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June 24, 2017

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President declares Malawi election 'null and void,' court disagrees

BLANTYRE, Malawi--Malawi's President Joyce Banda on Saturday declared last week's chaotic election "null and void" and called for a fresh vote, but the high court rejected the decision.

Banda, who has claimed there were "serious irregularities" with the poll, declared fresh elections should be held within 90 days but said she would not stand as a candidate, to "give Malawians a free and fair" election.

But hours after her announcement, Malawi's high court issued an injunction preventing the president from annulling the poll.

The injunction was granted after a lawyer for the Malawi Electoral Commission applied to the court to quash Banda's decision, asking whether she had any "mandate, constitutional or statutory to interfere with electoral process."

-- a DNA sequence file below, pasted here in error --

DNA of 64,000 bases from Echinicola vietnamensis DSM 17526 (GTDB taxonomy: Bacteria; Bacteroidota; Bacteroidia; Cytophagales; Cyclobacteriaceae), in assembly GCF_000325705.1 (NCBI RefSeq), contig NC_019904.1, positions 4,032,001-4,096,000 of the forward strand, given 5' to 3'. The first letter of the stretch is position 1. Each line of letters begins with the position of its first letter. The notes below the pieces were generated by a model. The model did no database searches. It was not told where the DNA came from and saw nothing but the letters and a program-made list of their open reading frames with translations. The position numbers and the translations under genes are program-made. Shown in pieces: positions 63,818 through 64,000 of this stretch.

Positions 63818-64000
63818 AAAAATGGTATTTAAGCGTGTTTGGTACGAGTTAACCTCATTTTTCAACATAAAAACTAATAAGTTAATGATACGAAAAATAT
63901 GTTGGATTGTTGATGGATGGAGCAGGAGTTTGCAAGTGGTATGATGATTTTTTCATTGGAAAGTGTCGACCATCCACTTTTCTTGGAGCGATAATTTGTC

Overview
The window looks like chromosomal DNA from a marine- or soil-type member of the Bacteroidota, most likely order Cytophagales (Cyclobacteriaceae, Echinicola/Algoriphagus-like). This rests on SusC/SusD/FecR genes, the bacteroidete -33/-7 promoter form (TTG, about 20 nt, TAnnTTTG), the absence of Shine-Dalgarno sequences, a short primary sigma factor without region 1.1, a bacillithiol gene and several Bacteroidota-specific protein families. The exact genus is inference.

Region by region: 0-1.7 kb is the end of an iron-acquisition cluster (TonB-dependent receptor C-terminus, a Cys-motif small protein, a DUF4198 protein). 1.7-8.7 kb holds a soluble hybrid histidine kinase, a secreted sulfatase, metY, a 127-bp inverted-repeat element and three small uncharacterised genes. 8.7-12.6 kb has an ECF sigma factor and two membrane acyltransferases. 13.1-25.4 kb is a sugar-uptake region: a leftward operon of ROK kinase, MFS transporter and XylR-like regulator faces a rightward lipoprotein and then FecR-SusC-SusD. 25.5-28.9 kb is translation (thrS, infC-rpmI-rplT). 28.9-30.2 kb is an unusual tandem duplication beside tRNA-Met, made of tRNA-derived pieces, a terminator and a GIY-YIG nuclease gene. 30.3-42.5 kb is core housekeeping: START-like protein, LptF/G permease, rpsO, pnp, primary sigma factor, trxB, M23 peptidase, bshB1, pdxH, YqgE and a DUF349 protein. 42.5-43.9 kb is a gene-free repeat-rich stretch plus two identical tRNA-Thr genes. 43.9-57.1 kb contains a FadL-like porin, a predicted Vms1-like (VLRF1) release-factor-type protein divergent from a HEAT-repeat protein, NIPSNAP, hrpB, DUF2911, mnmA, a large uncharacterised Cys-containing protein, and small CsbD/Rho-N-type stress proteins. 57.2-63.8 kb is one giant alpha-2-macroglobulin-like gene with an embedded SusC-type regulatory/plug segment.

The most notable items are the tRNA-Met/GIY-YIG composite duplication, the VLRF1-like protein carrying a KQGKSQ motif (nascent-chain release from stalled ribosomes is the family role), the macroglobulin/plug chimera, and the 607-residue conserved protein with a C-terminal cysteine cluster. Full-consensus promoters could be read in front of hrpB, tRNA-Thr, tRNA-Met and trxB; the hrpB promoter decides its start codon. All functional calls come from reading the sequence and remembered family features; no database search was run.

The president had previously said that she was annulling the poll using "powers conferred upon me from the constitution."

Banda's main rival Peter Mutharika said the decision to annul the election was "illegal."

"Nothing in the constitution gives the president powers to cancel an election," said Mutharika, who partial results showed was well ahead of Banda in the polls. "This is clearly illegal, unconstitutional and not acceptable."

Chaotic Scenes

There were chaotic scenes at the tally center in Blantyre when word went around that the poll had been nullified, with police ordering a shutdown of the center.

U.N. Secretary General Ban Ki-moon called on all parties to refrain from violence, remain calm and "support fully" the Malawi Electoral Commission in completing its work.

Ban commended the Malawi people "for turning out in large numbers for the country's first tripartite elections," his spokesperson said.

Preliminary observer statements indicated that the polling process was "generally consistent with regional and international standards" despite technical problems and fraud allegations, according to the U.N. chief.

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